Parole or conditional liberation

In the case of adults, the two prerequisites for parole, outside of an acceptable institutional record, are the absence of detainers (that is, legal "hold orders" for other authorities) and guaranteed employment. In some states the applicant for parole must have a home, a sponsor, and a job, and these must be bona fide. However, many factors affect the probable fitness of a child or youth for parole or conditional liberation. Parole boards, institutional heads, and juvenile courts are interested to receive information that will help them in arriving at a correct and intelligent decision concerning whom should be paroled.

It must be determined if the applicant is capable of living in the community and remaining at liberty without violating laws. In considering an inmate's release on parole, both negative and positive considerations in each case must be appraised. References are made, if available, to the psychiatric and psychological reports worked up by the professional staffs within the institution of commitment. An analysis is made of the inmate's educational progress within the institution, his plans for the future, his maturation, his seriousness of purpose.

In addition, the parole applicant's conduct during incarceration, previous offense record, military experience, past occupational history, and present attitude toward life in general are studied. (Metts, 2005) The California Authority believes the wisest course is to give selected youthful inmates a trial on parole, a procedure followed only after inmates have been in a training school for a period of time that has proved sufficient to effect a measurable change of habits in other persons with similar difficulties. Should the youth fail on parole; the Authority can return him to the reform school for additional or perhaps different training.

It is true that some youths who seem least favorably influenced in a training unit show, as soon as they are on parole, that they have acquired a new attitude and is now able to adjust well in the community. The California Authority has encountered difficulties in removing the idea of "doing time" from the minds of its charges, especially the older boys. Courts find them delinquent or guilty and commit them to the Youth Authority; the boys are apt to look upon the parole procedure itself as regular court sentence. At the diagnostic clinic often their first question is this: "How much time will I have to do?

" Progress has been made in some institutions in their ability to make wise selections of parolees. Improved training and treatment methods within the institution, as well as the utilization of modern methods of classification and analysis of the inmates assist the paroling authority to base its selection upon facts and performance, instead of upon whim, fancy, or "intuition. " It was pointed out above that one of the most important phases of the whole rehabilitative process is intelligent and efficient parole supervision.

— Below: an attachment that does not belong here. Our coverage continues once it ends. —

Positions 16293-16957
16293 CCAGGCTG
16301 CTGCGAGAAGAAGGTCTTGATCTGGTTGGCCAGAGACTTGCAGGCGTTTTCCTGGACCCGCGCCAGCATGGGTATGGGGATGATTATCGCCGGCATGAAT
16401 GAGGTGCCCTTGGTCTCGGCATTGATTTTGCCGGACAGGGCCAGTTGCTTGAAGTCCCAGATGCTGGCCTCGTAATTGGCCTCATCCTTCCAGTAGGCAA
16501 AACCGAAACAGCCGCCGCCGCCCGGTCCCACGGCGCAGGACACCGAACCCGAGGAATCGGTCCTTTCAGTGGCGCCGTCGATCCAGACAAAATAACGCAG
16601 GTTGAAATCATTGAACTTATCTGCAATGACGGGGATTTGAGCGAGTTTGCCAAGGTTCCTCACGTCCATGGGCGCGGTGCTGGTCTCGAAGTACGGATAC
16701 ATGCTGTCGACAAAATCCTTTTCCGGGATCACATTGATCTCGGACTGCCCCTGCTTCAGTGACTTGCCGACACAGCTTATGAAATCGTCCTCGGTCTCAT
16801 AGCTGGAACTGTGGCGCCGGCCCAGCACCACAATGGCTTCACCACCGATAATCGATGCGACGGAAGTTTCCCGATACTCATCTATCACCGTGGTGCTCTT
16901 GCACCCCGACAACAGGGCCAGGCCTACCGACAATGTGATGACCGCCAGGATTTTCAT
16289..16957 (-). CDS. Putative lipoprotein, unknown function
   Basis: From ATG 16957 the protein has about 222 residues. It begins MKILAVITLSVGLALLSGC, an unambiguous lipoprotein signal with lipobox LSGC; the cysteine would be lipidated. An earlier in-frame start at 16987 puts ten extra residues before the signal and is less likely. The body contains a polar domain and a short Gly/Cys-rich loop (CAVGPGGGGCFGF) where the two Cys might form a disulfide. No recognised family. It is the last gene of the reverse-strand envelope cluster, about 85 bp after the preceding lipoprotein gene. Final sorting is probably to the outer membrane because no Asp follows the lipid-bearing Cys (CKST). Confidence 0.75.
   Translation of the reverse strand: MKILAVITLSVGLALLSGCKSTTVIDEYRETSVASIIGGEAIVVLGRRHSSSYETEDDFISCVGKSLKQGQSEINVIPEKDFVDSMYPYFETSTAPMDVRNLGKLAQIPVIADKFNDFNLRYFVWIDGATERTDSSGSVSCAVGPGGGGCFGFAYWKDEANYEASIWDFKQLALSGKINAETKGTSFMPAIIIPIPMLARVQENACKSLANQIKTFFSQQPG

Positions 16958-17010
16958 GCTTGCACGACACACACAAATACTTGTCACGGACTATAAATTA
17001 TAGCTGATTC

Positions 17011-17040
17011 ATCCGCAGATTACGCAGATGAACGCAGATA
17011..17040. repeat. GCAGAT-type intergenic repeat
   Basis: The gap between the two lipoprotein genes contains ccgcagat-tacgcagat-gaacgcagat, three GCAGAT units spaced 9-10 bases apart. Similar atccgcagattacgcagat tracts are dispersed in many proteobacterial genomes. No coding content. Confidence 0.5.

And some of the handicaps facing supervisors today were noted, including inadequate staffing, large case loads, and administrative inflexibility. A more detailed consideration of supervision and its problems should form part of any serious discussion of parole. Releasing the youth from the correctional institution and his subsequent adjustment under parole supervision should be a gradual process. A weak link in the chain of rehabilitation at the present time is the supervision of youth while on parole.

There is few parole staffs which are sufficiently large or well enough trained to cope readily with the problems of the post-institutional training period. In some states parole services for children are conspicuous by their absence; upon release from the institution children must get along as best they can be unsupervised. Yet the program demanded in training children while on parole, in principle, involves extensive and professional case work. Short of this principle and of the needed personnel to carry it out, alternative methods have been devised, including sponsorship.

(Seiter And West 2003) Authorities often require a sponsor if the youth is to be released on parole. The sponsor may be a family friend, a clergyman, or other interested citizen, but he should be selected by the paroling officials with utmost care. The sponsor is no substitute for the parole officer who officially supervises the boy. In some states, in the case of adult parole, the sponsor may be accepted by the parole authorities as a substitute for the parole officer for all practical intent and purposes. In juvenile parole, the sponsor cooperates with the parole officer and seeks his advice.

Since the sponsor is responsible for one individual only, he can more readily concentrate his efforts and available time than an overburdened parole officer. Parolees fortunate enough to have officially approved sponsors are not infrequently enabled to make a satisfactory adjustment to their community. They are not only freed from the "professional-client" relationship but also removed from the multiplicity of restrictions which are imposed upon them by the parole office, where all too often the standards for the worst parolee are extended to all.

With this system in full operation the authoritarian pressures inherent in formalized systems of parole would very likely tend to disappear. (Gregorie, 2005) Much still remains to be accomplished in the parole area. At the present time, a majority of the institutions are without psychiatric counsel, a lack that increases the work and responsibility of the parole authorities in selecting those inmates eligible for parole. Parole authorities are especially handicapped in dealing with psychopathic delinquents, the mentally retarded and habitual "sex" cases without psychiatric aid.